Those who attended the Thame Food Festival last year don’t need reminding it was a remarkable event which attracted hundreds of foodies, not just from Oxfordshire, but the country. Next week (October 7-13) has been designated National Curry Week, to heighten our awareness of this popular Indian cuisine and create a platform on which to raise funds for charities, concentrating on those who are malnourished and poverty-stricken. Award-winning food writer and actress Madhur Jaffrey opens her latest book Curry Nation (Ebury Press, £20) by stating that “if Britain once colonised India, India has now returned the favour by watching spellbound as its food completely colonised Britain”. Madhur Jaffrey has probably increased our appreciation of curry more than any other celebrity, which is why she has been dubbed Queen of Curry. Her publications include the acclaimed The Curry Bible, which brings together all her years of experience as a cook and which, as the title suggests, contains virtually everything we need to know to produce wholesome, tasty Indian food. Now she brings us a book that highlight 100 of our favourite curries inspired by of cooking of the Punjab, Kerala, Goa and Bengal and a host of other states that conjure up India’s rich diversity of flavour. While the dishes she features are traditional classics she has given many of them a modern twist.

It was cookery writer Hannah Glass who first wrote a recipe calling for coriander and Indian spices in a dish featured in The Art of Cookery Made Plain and Easy, published in 1747. Later she went on to add turmeric for colour and ginger to give it a kick.

Commercial curry powder was available by 1780 and featured in popular recipe books that were now beginning to include curries. The word curry originates from the Tamil word kari, meaning spiced sauce. Although it originated in India it was adapted and adopted by the British Raj. While most curry dishes contain a sauce derived from yoghurt, coconut milk, legume puree or stock, there are dry curries in which the liquid is allowed to evaporate during the cooking process, leaving the other ingredients coated with the remaining spice mixture.

By 1861 when Mrs Beeton published her Book of Household Management, 14 recipes for curry were featured, many of which call for curry powder to be stirred into the stock towards the end of the cooking process, rather than cooked in hot oil as we do today to bring out the flavour.

The first Indian restaurant to open in the UK was the Hindostancee Coffee House, London. Unfortunately, despite offering comfort and serving Indian dishes described as being in the highest perfection, it filed for bankruptcy within two years of opening. It seems we were not quite ready for spicy food then. But that was during the early 19th century — by the middle of the 20th century Indian restaurants with their starched white table cloths, highly polished silver serving dishes and red flock wallpaper were opening up in major towns all over the country. The Taj Mahal, Turl Street, opened by the Bahadur brothers in 1945 was Oxford’s first.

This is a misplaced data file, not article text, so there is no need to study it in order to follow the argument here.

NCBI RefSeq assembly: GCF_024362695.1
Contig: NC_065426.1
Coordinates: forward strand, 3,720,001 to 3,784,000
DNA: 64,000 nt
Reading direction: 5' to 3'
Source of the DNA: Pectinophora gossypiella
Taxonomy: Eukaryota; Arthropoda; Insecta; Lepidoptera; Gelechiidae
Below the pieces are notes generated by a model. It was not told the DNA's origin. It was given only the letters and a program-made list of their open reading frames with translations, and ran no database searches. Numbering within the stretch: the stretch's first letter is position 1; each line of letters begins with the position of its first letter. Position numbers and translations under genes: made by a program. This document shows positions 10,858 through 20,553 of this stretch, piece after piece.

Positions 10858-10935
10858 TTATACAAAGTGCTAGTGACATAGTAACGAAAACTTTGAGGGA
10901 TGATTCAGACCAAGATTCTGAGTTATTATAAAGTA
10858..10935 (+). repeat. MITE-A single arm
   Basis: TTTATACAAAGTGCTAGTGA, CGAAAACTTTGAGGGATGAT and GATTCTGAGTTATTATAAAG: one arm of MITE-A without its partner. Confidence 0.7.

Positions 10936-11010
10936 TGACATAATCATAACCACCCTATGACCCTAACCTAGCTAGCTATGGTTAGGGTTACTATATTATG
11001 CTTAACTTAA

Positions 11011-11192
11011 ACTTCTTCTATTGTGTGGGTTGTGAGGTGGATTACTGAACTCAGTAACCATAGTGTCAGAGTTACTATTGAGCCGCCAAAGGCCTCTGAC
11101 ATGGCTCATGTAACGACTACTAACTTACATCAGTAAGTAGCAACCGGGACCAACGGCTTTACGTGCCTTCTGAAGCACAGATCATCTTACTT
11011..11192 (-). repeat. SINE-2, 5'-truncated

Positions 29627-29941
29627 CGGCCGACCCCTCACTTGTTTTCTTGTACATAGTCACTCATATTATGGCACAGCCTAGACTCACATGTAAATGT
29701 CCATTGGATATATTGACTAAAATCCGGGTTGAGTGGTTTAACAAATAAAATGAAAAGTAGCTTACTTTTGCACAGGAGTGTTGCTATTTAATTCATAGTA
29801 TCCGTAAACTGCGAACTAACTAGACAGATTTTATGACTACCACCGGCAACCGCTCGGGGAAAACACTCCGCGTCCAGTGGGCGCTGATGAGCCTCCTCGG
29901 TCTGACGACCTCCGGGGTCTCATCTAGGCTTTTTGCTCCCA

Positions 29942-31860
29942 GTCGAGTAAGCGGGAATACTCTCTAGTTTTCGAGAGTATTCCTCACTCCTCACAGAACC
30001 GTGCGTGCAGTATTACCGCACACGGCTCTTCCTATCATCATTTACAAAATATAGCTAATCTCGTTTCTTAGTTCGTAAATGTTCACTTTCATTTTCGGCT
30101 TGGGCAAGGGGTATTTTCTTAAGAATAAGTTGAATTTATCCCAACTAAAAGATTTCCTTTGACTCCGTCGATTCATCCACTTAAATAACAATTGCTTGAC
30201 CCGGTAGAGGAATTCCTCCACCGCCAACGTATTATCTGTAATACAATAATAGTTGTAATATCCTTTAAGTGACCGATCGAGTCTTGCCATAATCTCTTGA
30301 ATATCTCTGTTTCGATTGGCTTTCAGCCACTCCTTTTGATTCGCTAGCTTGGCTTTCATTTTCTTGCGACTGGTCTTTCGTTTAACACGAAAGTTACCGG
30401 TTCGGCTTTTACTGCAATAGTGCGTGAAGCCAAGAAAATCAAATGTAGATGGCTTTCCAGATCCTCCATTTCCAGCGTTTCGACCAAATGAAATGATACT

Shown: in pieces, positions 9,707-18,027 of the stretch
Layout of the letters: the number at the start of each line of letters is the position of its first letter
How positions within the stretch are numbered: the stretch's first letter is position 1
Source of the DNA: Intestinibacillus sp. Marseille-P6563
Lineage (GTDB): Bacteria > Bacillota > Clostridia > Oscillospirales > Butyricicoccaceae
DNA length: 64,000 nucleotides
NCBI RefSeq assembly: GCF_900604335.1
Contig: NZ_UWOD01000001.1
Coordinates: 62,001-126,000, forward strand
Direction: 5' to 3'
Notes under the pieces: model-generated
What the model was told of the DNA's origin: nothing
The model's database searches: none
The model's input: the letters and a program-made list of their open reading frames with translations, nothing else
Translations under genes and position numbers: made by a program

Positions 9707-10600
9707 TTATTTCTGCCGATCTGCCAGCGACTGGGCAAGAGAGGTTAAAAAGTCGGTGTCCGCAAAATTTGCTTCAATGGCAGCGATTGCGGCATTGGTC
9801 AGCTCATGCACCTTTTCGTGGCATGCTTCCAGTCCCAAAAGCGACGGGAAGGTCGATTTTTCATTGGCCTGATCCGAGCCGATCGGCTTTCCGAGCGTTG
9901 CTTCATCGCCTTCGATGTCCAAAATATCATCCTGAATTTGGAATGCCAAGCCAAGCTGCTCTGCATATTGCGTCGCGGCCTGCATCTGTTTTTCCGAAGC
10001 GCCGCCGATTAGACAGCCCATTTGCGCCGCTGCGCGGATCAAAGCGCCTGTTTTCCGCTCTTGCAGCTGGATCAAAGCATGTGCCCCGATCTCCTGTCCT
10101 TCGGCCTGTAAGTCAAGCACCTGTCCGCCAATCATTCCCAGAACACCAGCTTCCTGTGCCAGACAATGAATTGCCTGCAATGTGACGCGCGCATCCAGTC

Going out for an Indian became an exciting way of spending an evening, and vying with each other to see who could eat the hottest Vindaloo was almost mandatory. All curries at this point were assumed Indian, even though they may have been cooked by chefs from Pakistan or Bangladesh using ingredients from those areas. Today Britain boasts at least 10,000 curry restaurants generating £3 billion a year. Apparently going out for an Indian meal accounts for two thirds of meals eaten away from home. Those who do eat at home often go for supermarket ready-meals spending as much as £600 million a year on fresh and frozen curries, bottled cook-in sauces and spices. During the forthcoming National Curry Week, the curry capital of Britain will be decided. This is an annual event organised on behalf of the Federation of Specialist Restaurants. This year Oxford is one of the finalists. Last year more than a quarter of a million people voted for their favourite city with Wolverhampton winning the prize for the third time.

This year four restaurants have been chosen to represent Oxford: Malikas 218 Cowley Road, Qumins 86 St Clement Street, Aziz 230 Cowley Road and Spice Lounge, 193 Banbury Road. As the winner will not be announced until October 14 with the award presentation taking place on October 27, it is not possible to reveal which city has won yet. It is possible, however, to encourage you to visit one or more of the short-listed restaurants and taste the wonderful meals they are offering in this the 16th year of the National Curry Week. One of the delights of eating a curry is the fact it can be a really friendly experience, with everyone ordering their favourite dish which is then shared by everyone. This, it seems is one of the many reasons why we opt to go out for a curry so regularly.